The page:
You're in the middle of preparing dinner when you realize you're out of bread crumbs. Before you panic, abandon dinner and run out to the store, try searching the pantry for other alternatives to bread crumbs that add flavor and give food the same satisfying crunch as bread crumbs.
Crushed-up crackers make a crunchy coating that is perfect for breading chicken, cheese or anything else that you would usually use bread crumbs to bread. For a basic bread crumb alternative, try saltines. Snack crackers like Ritz or Townhouse add a delectable buttery taste when used in lieu of bread crumbs. A trip to the grocery store also reveals a wide variety of types of crackers, from whole wheat to tomato- and basil-flavored varieties. Explore these different types of crackers to add an entirely new dimension of flavor to your food.
Panko is a Japanese variation of bread crumbs that has infiltrated America kitchens and can be used in a variety of recipes, from eggplant parmesan to pan-fried fish. Panko is also made from bread; however, panko bread does not have a crust. Unlike traditional bread crumbs, panko is more coarse, flakier and lighter than its regular counterpart. When fried, panko produces a crispier and lighter coating on food because it does not absorb as much grease as traditional bread crumbs.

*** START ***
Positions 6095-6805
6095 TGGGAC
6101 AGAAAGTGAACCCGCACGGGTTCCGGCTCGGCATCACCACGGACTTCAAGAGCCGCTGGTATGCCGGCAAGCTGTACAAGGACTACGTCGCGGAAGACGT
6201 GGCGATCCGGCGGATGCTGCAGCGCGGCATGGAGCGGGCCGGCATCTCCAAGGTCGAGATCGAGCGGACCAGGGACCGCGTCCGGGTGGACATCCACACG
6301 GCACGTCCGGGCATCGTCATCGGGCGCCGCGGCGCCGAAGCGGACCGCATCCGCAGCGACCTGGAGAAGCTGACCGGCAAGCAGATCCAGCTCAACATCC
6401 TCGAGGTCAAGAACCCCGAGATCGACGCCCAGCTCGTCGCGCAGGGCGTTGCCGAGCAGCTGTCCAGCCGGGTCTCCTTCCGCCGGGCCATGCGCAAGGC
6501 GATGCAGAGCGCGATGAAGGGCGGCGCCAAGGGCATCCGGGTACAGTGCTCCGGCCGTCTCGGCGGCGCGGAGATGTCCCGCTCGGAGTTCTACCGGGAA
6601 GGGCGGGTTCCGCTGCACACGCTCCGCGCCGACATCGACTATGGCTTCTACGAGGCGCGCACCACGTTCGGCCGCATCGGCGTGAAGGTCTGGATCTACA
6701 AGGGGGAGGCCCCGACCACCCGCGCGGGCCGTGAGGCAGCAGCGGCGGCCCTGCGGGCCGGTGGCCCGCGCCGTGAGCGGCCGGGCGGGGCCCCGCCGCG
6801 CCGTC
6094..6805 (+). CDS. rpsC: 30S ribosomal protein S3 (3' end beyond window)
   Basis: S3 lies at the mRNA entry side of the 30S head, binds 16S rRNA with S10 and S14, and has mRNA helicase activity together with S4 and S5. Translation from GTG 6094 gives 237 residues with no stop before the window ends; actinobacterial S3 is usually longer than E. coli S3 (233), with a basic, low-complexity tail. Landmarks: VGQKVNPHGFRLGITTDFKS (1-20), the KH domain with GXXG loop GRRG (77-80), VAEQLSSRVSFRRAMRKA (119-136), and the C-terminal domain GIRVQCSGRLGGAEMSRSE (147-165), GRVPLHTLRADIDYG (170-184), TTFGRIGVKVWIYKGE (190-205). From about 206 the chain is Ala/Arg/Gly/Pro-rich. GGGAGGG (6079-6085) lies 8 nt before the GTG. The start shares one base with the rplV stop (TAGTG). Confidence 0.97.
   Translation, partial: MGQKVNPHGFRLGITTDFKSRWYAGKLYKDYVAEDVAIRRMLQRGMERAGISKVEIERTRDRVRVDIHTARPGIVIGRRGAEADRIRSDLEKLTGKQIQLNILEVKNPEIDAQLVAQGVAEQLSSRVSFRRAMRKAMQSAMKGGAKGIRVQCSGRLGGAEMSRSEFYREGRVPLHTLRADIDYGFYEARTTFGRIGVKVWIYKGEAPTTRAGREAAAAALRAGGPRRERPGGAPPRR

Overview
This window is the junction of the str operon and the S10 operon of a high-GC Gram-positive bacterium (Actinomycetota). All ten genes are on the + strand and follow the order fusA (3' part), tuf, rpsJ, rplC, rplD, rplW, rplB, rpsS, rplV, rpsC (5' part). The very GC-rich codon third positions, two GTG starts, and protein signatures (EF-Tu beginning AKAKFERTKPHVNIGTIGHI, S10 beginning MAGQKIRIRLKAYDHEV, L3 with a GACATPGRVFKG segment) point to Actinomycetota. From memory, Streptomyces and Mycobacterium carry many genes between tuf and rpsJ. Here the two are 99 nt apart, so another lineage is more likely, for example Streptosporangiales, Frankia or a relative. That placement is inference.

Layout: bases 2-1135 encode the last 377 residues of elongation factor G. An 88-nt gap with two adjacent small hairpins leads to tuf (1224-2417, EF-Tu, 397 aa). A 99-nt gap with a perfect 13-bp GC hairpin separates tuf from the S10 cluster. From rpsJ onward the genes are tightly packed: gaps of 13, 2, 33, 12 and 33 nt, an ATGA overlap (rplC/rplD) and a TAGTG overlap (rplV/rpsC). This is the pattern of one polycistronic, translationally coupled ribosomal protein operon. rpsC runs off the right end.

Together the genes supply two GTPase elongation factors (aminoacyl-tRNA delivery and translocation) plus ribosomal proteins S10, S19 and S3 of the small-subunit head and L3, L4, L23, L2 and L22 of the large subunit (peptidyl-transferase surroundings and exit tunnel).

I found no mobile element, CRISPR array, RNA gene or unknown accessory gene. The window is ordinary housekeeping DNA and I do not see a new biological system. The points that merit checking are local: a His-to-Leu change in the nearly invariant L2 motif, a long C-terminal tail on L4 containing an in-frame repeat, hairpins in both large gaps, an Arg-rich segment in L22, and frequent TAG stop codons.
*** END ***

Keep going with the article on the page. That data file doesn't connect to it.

Crushed cereal provides yet another crunchy and healthy alternative to traditional bread crumbs. A walk down the cereal aisle sheds light on many types of cereal that make a great coating for fried or baked food. Unsweetened corn flakes, rice flakes, shredded wheat or other wheat cereals make a crunchy yet light coating that goes well with chicken or fish. Heartier choices, like crushed bran cereals, make for a heavier meal that's full of fiber.
Chefs who are looking for an alternative to bread crumbs to use in their baking can include old-fashioned rolled oats instead. Mixing finely chopped oats into mixtures for a meatloaf, meatballs or croquettes helps thicken and bind the food while adding more nutritional value than bread crumbs. The heartier composition of oats also gives the meatloaf or meatballs more substance. However, do not use instant oats, as they will not hold up as well when cooked.
Lauren Griffin began writing professionally in 2010. Her articles appear on various websites, specializing in academics, food and other lifestyle topics. Griffin attended Columbia University and holds a Bachelor of Arts in psychology.